In Linux, you can do the following:

kill 1 (or kill %1)

Which means "close the processes in job number 1".

And you can do the following:

kill 1234

Which means "send the SIGTERM signal to the process with PID 1234".

Are these two kill commands the same command, or are they two different commands?


I’m not sure you can do kill 1 (or rather, you can try, but you won’t be allowed to, unless your root, and then you’re in for a surprise). 1 here always refers to the process with id 1, which is usually init (or some variant thereof).

To actually answer your question, if you’re in a shell which supports job control, kill will be a shell built-in, handling both cases (managing jobs and processes). See for example Bash’s kill command.

If you’re in a shell which doesn’t support job control (are there any?), kill will be a binary in the system, typically /bin/kill; see for exampleutil-linux’s kill command. Even in a shell with a built-in kill command, you can access this one for example by specifying its full path. This kill command is also accessible without a shell (for use from another program).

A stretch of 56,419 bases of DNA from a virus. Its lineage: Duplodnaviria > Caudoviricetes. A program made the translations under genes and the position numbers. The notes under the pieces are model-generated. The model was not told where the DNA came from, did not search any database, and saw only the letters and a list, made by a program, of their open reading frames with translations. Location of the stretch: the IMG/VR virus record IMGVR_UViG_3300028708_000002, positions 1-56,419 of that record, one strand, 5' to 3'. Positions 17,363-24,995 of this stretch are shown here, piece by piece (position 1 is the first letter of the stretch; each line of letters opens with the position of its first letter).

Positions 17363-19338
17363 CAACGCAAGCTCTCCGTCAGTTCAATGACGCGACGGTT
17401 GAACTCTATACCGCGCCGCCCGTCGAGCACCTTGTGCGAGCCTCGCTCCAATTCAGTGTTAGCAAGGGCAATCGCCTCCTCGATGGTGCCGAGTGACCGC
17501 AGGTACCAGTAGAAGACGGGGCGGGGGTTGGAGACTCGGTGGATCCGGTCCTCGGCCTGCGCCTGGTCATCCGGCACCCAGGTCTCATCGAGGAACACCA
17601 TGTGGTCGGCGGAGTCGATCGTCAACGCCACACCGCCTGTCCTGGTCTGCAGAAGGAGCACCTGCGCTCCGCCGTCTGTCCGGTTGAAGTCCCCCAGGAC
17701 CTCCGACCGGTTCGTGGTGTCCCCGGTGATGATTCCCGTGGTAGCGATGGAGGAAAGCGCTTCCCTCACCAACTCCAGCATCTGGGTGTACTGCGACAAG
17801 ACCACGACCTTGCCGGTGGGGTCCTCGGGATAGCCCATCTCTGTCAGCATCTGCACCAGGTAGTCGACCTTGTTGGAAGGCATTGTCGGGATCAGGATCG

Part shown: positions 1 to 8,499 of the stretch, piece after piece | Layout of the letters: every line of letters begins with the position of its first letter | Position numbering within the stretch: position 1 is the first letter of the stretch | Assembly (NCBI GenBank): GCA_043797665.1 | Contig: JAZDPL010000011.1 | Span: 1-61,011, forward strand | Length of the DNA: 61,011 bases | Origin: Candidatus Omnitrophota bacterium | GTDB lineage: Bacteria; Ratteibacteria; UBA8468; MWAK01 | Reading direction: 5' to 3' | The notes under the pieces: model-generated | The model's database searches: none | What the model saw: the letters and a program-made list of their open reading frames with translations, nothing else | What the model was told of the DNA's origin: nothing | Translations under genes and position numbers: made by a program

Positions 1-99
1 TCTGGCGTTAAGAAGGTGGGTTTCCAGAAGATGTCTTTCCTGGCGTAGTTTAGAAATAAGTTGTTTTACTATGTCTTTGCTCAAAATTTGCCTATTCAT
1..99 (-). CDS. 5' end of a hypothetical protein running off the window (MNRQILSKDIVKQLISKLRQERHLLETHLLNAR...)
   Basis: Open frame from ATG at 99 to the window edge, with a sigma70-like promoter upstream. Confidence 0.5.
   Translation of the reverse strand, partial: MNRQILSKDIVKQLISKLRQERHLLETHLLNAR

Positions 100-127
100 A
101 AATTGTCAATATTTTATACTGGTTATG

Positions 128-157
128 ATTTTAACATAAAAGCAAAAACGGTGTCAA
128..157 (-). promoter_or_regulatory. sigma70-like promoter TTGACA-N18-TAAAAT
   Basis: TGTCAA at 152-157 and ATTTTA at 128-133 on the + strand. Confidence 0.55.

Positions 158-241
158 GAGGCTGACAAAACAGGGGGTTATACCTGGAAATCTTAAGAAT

See also POSIX’s definition of kill, which covers both cases (but doesn’t specify what is implemented where).

  • (Yes, the Thompson shell.) – JdeBP Nov 24 '17 at 16:44
  • Hah @JdeBP, perhaps I should have said “in widespread use”! – Stephen Kitt Nov 24 '17 at 16:45

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